Finding the balance – Norwich Pharmacal orders

Posted on: March 20th, 2013

Norwich Pharmacal orders can be very useful in fraud cases. They allow a victim of wrongdoing to obtain information or documents from a respondent who is “mixed up” in the wrongdoing, but is unlikely to be a party to any proceedings arising from it. Norwich Pharmacal relief is most often used where the applicant requires the respondent’s help to identify the wrongdoer in order to commence a claim, or otherwise to obtain information needed to plead the case.

There have been several key cases involving Norwich Pharmacal orders in 2012 and 2013. In June last year, the High Court held that Norwich Pharmacal orders cannot be used to order the provision of evidence for foreign criminal proceedings. The Court of Appeal most recently unanimously approved that decision in March 2013,  confirming that Norwich Pharmacal orders cannot be used to circumvent the statutory regime for obtaining evidence for use in criminal proceedings abroad in the Crime (International Co-operation) Act 2003.

In November 2012, the High Court refused to grant a Norwich Pharmacal order that would have amounted to a wide-ranging process of discovery and evidence-gathering. The first defendant was a former employee of the claimant who had been accused of misusing confidential information. However, the judge held that the requested order was not a question of identifying a wrongdoer or providing straightforward information, but instead was an “onerous undertaking” and an “impractical demand for her to undertake”.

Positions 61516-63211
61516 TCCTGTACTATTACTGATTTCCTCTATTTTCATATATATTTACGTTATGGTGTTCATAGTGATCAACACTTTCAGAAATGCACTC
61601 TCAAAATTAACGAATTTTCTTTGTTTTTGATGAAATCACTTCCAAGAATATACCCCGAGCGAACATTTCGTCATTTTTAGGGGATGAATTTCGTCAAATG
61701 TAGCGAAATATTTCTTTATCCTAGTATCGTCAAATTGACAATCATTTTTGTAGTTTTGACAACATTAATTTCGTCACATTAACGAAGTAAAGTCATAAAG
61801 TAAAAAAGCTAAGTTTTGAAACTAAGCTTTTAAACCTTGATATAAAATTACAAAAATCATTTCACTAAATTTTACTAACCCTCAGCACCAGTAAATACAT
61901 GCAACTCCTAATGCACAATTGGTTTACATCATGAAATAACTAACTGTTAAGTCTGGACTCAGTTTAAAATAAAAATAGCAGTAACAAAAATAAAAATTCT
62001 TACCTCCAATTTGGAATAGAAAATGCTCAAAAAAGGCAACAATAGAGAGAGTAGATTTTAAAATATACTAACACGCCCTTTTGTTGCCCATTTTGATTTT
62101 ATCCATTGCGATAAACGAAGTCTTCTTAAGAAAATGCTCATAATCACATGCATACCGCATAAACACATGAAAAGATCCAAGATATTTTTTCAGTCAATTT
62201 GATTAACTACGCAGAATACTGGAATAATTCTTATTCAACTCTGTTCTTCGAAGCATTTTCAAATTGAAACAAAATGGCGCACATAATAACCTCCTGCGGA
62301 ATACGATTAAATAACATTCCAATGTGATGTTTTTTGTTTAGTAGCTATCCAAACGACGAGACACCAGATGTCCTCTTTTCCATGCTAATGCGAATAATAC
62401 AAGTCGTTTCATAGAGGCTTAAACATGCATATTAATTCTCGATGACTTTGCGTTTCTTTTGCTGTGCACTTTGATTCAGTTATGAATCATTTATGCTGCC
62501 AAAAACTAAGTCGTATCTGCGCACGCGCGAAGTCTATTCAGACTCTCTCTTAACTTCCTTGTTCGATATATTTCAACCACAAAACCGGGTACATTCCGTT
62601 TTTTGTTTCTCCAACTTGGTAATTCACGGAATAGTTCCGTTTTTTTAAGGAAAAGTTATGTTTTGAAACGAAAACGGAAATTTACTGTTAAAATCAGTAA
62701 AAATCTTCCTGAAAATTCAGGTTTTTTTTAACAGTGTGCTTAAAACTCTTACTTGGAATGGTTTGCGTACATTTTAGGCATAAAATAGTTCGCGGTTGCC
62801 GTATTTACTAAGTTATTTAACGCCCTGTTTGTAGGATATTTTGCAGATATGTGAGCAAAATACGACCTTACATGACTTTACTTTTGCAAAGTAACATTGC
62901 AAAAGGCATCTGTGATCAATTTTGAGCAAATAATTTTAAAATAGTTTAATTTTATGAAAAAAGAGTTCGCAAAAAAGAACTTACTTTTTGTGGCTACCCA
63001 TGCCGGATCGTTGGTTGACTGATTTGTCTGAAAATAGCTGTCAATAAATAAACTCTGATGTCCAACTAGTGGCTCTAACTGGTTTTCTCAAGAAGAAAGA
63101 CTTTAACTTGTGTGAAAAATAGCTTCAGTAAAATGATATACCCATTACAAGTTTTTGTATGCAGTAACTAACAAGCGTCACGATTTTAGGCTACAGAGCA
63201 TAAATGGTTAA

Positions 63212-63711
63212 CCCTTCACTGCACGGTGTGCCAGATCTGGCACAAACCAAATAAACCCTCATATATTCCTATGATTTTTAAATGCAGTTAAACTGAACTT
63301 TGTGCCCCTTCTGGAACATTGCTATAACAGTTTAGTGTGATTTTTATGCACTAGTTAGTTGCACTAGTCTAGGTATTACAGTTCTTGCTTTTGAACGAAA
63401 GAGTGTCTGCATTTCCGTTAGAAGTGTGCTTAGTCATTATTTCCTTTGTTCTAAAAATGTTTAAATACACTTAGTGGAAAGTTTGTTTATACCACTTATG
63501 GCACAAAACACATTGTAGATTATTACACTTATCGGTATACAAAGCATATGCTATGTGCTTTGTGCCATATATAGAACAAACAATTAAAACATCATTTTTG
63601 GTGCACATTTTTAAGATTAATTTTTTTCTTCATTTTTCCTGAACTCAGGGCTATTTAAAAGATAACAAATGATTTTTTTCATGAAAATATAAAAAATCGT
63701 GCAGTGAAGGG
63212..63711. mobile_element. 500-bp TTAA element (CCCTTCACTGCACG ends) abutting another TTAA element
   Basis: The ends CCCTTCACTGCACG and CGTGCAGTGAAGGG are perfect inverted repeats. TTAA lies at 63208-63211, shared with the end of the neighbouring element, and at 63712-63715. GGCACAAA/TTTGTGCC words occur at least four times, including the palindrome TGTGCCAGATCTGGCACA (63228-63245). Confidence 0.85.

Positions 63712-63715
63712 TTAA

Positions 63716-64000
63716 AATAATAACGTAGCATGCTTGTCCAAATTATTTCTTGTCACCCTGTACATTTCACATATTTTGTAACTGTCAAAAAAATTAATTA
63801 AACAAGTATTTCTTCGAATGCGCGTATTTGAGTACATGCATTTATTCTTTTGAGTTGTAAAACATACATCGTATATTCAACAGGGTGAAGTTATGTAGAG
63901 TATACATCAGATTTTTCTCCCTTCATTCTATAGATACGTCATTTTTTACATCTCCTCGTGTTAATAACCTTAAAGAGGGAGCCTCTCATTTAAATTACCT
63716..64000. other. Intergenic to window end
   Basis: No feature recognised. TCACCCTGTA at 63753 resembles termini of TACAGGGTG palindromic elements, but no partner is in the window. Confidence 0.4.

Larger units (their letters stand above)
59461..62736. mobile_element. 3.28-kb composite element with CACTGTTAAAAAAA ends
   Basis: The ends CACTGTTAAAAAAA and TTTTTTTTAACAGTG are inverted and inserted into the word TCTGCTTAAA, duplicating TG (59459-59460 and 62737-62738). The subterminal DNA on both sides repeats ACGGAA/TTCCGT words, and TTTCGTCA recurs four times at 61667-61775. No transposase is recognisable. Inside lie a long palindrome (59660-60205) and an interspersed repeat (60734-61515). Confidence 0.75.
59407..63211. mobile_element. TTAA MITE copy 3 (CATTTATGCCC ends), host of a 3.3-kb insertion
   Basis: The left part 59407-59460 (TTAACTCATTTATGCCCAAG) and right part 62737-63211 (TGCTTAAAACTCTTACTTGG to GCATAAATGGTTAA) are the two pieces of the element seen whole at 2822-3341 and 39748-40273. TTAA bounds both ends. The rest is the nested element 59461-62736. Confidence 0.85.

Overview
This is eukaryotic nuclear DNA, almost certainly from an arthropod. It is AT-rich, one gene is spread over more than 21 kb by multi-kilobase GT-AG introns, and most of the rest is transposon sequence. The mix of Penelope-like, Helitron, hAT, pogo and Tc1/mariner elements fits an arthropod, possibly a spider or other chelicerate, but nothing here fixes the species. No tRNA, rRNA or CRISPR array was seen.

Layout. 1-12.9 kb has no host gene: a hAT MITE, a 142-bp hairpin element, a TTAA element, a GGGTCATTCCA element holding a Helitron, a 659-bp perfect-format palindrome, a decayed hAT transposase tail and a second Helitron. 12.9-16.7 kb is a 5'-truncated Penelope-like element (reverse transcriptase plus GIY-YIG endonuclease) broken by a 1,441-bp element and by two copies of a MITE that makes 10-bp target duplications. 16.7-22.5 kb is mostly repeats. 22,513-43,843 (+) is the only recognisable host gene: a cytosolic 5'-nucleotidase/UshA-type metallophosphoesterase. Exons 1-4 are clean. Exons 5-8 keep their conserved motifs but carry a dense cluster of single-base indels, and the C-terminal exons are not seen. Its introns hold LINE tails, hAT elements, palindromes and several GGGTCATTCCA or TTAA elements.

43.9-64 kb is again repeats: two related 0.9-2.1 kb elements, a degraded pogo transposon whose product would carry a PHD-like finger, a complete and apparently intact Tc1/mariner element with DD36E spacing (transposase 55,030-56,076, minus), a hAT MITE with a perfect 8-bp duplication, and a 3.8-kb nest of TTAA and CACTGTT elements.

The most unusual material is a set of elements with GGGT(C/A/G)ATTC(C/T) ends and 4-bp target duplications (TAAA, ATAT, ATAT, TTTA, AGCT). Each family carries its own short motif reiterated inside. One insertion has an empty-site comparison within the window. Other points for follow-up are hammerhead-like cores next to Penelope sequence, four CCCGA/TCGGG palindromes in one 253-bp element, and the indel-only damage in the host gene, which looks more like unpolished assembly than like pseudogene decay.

Again, in November last year, the Supreme Court clarified the approach the courts should take in deciding whether to grant Norwich Pharmacal orders taking into account data protection rights and proportionality. The Rugby Football Union (“RFU”) obtained a Norwich Pharmacal order against the operator of a ticketing website, Viagogo which required Viagogo to disclose the identities of individuals that had used the website to sell and purchase tickets to Twickenham matches at inflated prices, in breach of the terms and conditions on which the RFU had sold the tickets.

Viagogo argued that this order interfered with the individuals’ rights under Article 8 of the EU Charter of Fundamental Rights, which guarantees the protection of personal data. The appeal was dismissed by both the Court of Appeal and the Supreme Court. The Supreme Court held that Norwich Pharmacal orders are a flexible tool, and will be granted when they are a “necessary and proportionate response in all the circumstances”.